Outside the room
We last visited the Panic Room Harlow at the tail end of 2016, playing both the games that were open at the time. Since then, they’ve doubled their offering with the arrival of ENIGMA and The Tomb. The former was bought in a from a company over in Bletchley Park where we’d played the game just before it closed. That left us with just The Tomb to complete the set, and I’d finally found my opportunity to travel up there.
As before, we parked in the multi-storey car park before heading over to the Quasar centre that houses the venue. It’s a five’minute walk, but it wiggles back and forth through the buildings, and Google Maps wasn’t as helpful as usual, so I’d recommend leaving a few extra minutes (and definitely don’t turn up fifteen minutes late like we did, after being stuck in traffic for over an hour…). A short stop at reception and we went up a couple of floors for the game-specific briefing by the excellent GM Mash before heading into the tomb.
This epic immersive adventure will blow you away! Ever wanted to be like Indiana Jones and be in your own movie? This is your shot!
Your mission will be breaking into an ancient Egyptian tomb to try and make a massive discovery. The situation takes a turn for the worse, you are trapped inside so you will need to work together to escape or become part of history.
Inside the room
The entrance to this game is a real highlight, kicking things off perfectly and, when you see what’s inside, it’s hard not to revert to childishness. As the website says, there’s sand in this tomb and you’ll be crawling at times, so don’t be surprised if you’re still tipping the desert out of your shoes a few days later… We were given a couple of (good!) torches before heading in, which worried me but, at least for our team of four, they didn’t cause any problems. In fact, they worked well to enhance the immersive nature of the event; never really presenting a real obstacle but reminding us that we were in a dark place full of foreboding.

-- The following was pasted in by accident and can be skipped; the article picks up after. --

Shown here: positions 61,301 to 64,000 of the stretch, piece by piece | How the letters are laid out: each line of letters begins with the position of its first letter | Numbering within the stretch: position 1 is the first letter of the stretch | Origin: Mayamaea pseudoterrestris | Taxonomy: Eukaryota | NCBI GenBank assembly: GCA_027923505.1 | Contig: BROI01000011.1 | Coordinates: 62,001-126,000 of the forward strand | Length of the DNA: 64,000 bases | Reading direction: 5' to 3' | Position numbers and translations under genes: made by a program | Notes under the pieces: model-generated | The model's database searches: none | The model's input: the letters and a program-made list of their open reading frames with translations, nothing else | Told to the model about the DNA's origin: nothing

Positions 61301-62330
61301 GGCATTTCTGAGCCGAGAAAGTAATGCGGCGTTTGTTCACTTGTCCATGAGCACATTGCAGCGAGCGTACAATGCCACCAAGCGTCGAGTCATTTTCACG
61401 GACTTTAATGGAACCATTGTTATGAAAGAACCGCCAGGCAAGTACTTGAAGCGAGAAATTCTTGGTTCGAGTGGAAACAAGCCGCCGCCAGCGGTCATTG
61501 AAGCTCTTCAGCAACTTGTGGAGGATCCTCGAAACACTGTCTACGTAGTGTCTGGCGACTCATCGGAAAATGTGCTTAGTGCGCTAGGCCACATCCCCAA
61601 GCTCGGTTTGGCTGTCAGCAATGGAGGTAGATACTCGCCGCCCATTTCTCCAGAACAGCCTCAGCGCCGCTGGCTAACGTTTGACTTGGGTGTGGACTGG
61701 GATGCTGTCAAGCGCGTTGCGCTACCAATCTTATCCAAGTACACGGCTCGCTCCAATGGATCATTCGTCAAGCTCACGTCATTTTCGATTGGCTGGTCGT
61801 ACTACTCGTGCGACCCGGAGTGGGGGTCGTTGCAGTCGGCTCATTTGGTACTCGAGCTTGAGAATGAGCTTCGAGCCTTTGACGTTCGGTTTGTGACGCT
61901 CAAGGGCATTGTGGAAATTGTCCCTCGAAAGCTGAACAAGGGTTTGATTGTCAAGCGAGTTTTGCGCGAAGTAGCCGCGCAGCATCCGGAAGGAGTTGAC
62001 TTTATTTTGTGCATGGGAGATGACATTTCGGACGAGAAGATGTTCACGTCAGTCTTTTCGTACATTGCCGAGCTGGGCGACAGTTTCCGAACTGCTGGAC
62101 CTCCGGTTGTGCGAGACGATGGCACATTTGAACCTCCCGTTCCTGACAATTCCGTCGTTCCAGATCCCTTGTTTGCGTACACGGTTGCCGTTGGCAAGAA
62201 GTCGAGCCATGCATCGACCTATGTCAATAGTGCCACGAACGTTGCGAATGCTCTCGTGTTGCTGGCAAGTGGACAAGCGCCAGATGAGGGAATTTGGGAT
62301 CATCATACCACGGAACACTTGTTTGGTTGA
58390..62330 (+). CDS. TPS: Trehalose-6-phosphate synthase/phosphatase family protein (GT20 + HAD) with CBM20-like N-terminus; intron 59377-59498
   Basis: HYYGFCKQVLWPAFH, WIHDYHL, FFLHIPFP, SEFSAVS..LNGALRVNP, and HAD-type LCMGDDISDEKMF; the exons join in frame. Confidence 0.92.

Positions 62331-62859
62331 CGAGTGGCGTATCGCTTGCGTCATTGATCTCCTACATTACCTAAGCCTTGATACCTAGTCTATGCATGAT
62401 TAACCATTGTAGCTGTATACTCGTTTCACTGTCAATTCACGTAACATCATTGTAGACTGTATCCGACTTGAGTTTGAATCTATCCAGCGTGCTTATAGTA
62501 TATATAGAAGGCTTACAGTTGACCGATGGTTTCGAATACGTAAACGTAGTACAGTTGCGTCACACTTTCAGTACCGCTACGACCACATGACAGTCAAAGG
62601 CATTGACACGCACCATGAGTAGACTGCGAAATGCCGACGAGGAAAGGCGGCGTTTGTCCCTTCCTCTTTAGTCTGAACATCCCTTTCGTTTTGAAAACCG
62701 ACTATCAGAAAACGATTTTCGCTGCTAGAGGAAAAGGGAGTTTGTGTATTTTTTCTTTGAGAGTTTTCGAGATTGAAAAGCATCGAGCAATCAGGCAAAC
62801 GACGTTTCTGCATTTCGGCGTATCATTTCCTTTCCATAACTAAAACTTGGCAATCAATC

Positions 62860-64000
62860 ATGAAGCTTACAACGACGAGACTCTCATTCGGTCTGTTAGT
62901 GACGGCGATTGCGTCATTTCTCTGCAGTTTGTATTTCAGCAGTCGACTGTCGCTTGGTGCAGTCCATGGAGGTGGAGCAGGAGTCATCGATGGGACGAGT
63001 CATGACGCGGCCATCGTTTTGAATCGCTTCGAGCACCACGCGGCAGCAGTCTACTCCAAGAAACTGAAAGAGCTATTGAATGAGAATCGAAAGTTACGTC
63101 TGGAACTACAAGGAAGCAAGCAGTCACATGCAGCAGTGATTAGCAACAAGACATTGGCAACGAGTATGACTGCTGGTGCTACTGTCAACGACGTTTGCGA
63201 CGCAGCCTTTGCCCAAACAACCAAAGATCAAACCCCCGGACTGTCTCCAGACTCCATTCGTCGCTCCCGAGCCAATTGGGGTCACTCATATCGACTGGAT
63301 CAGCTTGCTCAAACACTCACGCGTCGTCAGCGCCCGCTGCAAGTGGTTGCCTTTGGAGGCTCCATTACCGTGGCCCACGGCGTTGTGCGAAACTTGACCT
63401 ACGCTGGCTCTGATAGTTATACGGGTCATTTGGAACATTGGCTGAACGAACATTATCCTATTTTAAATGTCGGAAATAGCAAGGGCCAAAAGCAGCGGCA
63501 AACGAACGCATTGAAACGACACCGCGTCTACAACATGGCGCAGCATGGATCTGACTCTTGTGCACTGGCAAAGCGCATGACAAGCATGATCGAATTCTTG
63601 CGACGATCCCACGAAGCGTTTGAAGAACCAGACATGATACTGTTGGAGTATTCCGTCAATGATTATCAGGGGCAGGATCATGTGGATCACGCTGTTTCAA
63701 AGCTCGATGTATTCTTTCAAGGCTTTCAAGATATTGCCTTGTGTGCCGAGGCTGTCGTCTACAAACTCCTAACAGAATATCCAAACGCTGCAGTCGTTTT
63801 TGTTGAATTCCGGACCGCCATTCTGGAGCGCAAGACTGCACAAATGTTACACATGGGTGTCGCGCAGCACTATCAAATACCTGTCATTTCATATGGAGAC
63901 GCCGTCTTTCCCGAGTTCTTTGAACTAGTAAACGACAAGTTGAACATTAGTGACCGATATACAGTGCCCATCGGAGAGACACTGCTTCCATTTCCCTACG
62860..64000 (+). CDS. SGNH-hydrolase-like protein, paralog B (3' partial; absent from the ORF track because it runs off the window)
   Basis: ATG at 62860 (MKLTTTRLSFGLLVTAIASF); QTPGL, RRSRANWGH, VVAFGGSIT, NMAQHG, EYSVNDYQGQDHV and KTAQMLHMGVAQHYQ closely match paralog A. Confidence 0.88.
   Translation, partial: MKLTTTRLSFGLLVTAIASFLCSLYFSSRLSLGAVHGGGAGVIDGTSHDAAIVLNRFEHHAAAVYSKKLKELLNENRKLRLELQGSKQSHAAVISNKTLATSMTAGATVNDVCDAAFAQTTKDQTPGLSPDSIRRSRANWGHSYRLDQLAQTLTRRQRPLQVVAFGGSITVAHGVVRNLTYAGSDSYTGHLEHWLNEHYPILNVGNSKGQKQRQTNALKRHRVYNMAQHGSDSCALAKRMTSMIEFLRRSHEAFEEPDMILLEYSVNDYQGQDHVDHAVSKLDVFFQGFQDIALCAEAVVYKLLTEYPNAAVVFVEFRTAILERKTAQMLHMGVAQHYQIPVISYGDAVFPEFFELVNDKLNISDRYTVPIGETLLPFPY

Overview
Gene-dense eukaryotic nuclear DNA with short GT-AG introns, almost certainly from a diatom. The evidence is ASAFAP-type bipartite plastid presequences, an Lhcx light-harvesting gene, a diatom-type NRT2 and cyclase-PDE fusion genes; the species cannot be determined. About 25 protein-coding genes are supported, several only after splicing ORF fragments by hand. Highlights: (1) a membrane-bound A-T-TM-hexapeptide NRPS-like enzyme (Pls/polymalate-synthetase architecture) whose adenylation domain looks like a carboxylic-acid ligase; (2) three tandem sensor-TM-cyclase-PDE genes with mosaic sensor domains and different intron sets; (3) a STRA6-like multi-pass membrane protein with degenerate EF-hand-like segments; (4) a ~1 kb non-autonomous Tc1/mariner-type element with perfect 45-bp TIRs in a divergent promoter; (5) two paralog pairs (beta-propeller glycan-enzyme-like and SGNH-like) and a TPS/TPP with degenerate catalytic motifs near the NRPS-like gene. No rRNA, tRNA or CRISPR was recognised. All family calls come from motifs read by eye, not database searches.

It’s hard to know exactly where to start in the game but, once you’ve got your foot in the door, the puzzles flow pretty smoothly. It wasn’t entirely linear, but it was pretty close and, with reasonably straightforward solutions, that resulted in pretty rapid progress through the game. There were only a couple of points after the beginning where we really felt we had to pause and think much.
I imagine that, when the game opened, this was an impressive tomb that would have delighted me with its immersion. To some extent it still did – there was plenty in there to enjoy. The big problem was that it felt tired: at least one puzzle seemed to have been removed from the game; a few of the puzzles were triggered manually rather than automatically; several of the props looked like they’d been in the wars (and not in a designed way); and, on top of that, a couple of elements in the room felt a bit unfinished with the bare wood or mechanics still visible. It’s hard to quantify how that affects the game – it wasn’t any one thing that caused problems, just a slightly tempered feeling each time we progressed because we were consciously having to ignore the breaks in immersion.
That lack of automation resulted in actions often occurring a little while after we’d solved a puzzle. That, on top of a lack of player feedback when the solution occurred, meant that there was a real risk of not noticing we’d solved things. In an attempt to deal with that, our GM would sometimes tell us (in character) when something had happened. Valiant though his attempts were, they still felt like intrusions into the room that spoiled the immersion.
My instinct is to say that there’s no story in the game, but that’s unfair. You’re given an intro before entering, and there is a small amount of progression once inside, but it’s mainly reinforcement. That gap wasn’t a big deal, though, because there was a clear sense of progress during the game. They’d included three different ways of measuring how you were doing, each of which helped to cement that sense of mission and provide a gauge as to how far through the game you were. Once all the puzzles were complete, the finale started and the game ended on the high note on which it had begun. Well, with that and tipping sand out of our shoes…
We escaped in around 27 minutes. It’s hard to say what were clues in this game and what was just direction round specific frailties of the puzzles but I’d count one of the interactions as a clue.
Two tonnes of sand is hard not to love, as are flowing puzzles and the fun exploration during the game. The problem was that there were too many parts that felt like they were a bit stuck together with sellotape and sticky back plastic. Overall it was fun, but it wasn’t quite the immersive adventure it deserved to be.
This would be a good game for an experienced couple. Larger groups of enthusiasts will probably find there isn’t enough to keep them occupied. If you’re playing as first-timers, then it’s still workable as a couple, but something like four people would be optimal in my opinion.
Detailed Room Ratings